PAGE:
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Hasselblad 500c



Every artist has their favorite tools, and it takes years to find them. Whether it's the perfect paint brush, the perfect piece of charcoal, the perfect chisel or guitar strings or armchair to write in. As an artist- when you find these items, you hang on to them. They become part of you, and part of your creative process. In my mind, my tools are like my team mates- we work seamlessly together, think for each other, challenge each other, and create the kind of art that we love. My tools allow me to express my creativity in a very magical way, and then turn that magic into something very technical. So, let me introduce you to my team:

Film: Ilford HP5 Plus/ 120 format

This is an even-keeled black and white film known for it's dependability, versatility, and great grain structure. I use medium format (120) film, which means each negative is 2.25 inches square- that's huge! A larger negative means incredible enlargements with gorgeous tone and unbeatable detail.

Each roll of film is loaded by hand into a film back. Once loaded, the film back is attached to my camera. Each roll holds 12 exposures.

Camera: Hasselblad 500C

The Hasselblad is known as one of the most revered portrait cameras ever made. It was taken on the first Apollo space mission, and a favorite of photographers such as Richard Avedon and Annie Leibovitz. Its unique square format and incredibly crisp, warm images give the Hasselblad its famous signature feel. This is an unmistakably professional, old fashioned film camera, and after years of photographing together it feels like a true extension of my eye. Because every single piece of this camera is completely manual, it forces me to constantly think on my feet and make accurate decisions about exposure, composition, and timing with every frame.

Making contact sheets is how I proof the images from each Photography Session, and is a very important step in my process. It allows me to preview each exposure, compare frames, and decide which images are the most perfect. Here are a few contact sheets from a recent session:

Paper: Ilford Fiber based Glossy Warmtone

Photographic fiber based papers have an appearance, weight and quality that give them a truly 'hand crafted' feel, and are the only true option for skilled printers and discriminating collectors. The warm tone of this paper gives each print a soft, inviting, silky feel that develops while in the darkroom. Working with such emotional subject such as dogs, this paper is a great way to add yet another layer of beauty to each print. Fiber based paper is also incredibly durable, and after it has been washed in my archival trays, sets the image so that it will last for generations.

And, last but not least.....

Treats: Zuke's Peanut Butter and Blueberry (wheat free/chicken free)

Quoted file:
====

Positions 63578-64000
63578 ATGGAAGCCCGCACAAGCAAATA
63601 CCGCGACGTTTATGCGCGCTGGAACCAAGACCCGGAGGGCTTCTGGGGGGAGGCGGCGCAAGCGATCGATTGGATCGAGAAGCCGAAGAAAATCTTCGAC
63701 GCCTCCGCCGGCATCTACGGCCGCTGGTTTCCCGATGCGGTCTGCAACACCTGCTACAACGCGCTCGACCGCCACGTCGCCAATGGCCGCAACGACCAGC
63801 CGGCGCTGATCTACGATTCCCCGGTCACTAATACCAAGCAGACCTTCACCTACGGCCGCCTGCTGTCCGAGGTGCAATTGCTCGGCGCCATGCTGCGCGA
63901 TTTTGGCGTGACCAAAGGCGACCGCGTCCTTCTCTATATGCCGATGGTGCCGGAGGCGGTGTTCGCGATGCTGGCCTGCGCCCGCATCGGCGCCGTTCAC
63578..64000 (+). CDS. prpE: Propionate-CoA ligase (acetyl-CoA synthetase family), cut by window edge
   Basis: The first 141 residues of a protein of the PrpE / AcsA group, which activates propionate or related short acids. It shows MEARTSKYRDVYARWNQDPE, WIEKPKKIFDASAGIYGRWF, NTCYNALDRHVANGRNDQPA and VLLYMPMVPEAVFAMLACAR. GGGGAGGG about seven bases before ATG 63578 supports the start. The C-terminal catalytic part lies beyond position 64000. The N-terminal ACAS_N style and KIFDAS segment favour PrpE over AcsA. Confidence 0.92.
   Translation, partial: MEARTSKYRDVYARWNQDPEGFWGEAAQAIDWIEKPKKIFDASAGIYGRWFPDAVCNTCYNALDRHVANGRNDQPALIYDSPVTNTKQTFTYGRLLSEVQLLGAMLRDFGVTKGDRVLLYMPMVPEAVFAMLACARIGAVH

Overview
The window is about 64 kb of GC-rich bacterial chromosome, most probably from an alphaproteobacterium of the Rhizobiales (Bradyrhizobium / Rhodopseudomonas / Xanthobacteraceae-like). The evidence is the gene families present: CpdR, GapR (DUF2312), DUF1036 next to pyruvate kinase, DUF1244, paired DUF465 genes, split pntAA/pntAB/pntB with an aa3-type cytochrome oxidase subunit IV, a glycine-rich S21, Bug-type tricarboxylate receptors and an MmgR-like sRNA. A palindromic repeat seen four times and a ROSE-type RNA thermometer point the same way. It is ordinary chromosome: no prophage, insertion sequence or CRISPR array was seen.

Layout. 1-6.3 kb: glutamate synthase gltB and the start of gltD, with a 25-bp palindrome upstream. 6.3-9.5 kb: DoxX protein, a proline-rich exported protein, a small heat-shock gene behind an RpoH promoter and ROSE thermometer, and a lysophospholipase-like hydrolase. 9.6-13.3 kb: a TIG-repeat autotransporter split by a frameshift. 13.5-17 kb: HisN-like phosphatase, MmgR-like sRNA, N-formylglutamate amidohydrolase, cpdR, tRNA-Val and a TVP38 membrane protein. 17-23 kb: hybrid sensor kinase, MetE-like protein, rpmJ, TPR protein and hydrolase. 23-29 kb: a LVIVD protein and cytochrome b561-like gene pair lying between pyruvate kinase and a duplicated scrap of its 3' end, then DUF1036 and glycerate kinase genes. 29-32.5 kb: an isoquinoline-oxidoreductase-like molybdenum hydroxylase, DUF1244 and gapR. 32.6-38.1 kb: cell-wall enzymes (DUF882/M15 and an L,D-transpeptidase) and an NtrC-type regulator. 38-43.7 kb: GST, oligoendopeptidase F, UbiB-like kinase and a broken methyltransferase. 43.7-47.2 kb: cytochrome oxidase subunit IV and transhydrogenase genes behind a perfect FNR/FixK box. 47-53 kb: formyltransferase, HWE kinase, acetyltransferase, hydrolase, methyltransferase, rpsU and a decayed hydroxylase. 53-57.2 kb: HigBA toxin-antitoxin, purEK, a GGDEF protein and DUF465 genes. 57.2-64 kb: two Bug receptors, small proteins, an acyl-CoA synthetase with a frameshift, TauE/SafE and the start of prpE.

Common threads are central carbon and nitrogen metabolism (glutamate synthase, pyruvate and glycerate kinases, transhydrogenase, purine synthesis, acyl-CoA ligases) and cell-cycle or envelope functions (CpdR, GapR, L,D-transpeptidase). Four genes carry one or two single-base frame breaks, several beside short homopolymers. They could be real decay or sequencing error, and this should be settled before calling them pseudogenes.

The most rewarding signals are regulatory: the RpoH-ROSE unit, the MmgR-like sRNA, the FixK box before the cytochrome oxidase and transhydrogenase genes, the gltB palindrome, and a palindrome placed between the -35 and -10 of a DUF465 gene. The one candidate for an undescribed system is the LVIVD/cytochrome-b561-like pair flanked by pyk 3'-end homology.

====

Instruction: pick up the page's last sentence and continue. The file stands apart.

My dog is allergic to wheat and chicken, and he goes bonkers for these treats. Because I understand the plight of a sensitive dog stomach, I always carry  allergen-free treats.




Though traditional printing and medium format black and white film compliments my Fine Art dog portraits perfectly, there is another love in my life. It's Polaroid.

And we're serious.

I fell in love with my Hasselblad about 5 years ago- I was immediately taken by it's weight, the crispness of it's images, and it's unique handling. You really need to become one with the Hasselblad in order to make it work for you. That kind of challenge (both mental and physical), is what drew me to it, along with the seductive square format that complimented my way of seeing. We had a slightly rocky start, me and my Hasselblad 500c, but once we grew to understand and respect each other, the camera became like an extension of my eye. It was effortless.

Before falling in love with my Hassy, my heart belonged exclusively to Polaroid. At the point in my life when I finally came across my 1970s Hasselblad, I was deep in a never-ending search for a camera that could replace my very first love: my Polaroid Land Camera (ok, I've got like 15 of them). I'd been collecting Polaroid cameras for almost 10 years, and we just fit. My extensive relationship with Polaroid cameras, film,  and gadgets was what truly brought me into the world of photography. I taught myself how to see, how to photograph, and how to interact with the world through the dusty, imperfect view finder of my Land Camera. But, after years of collecting and photographing with Polaroids, I was ready to move on, to take the next step. I wanted to begin having more control over my images, and wanted to be able to reproduce my images as well. My Polaroid work wasn't taken very seriously because it had the stigma of 'instant photography.' Thus began my search for the perfect film camera, which ended me up here.

Are you getting all this?

The point is, my Polaroid dog portraits have finally caught the eye of someone at the Impossible Project (the life-force keeping the Polaroid company alive). They have sent me film, a personalized note, and I'll soon be embarking on a don't-try-it-at-home, one-of-a-kind, completely amazing dog portrait series using some of the highly sought after last run of film the Polaroid company ever made. It's so exciting that it makes writing in a linear fashion really hard.  Keep your eyes peeled- details will follow.

In celebration, here is a quick smattering of some of my favorite Polaroid images from the past 10 years. And if you're really interested in my personal Polaroid work, you can see and/or purchase my book 'Life in Boxes: An Instant Collection' on by clicking here: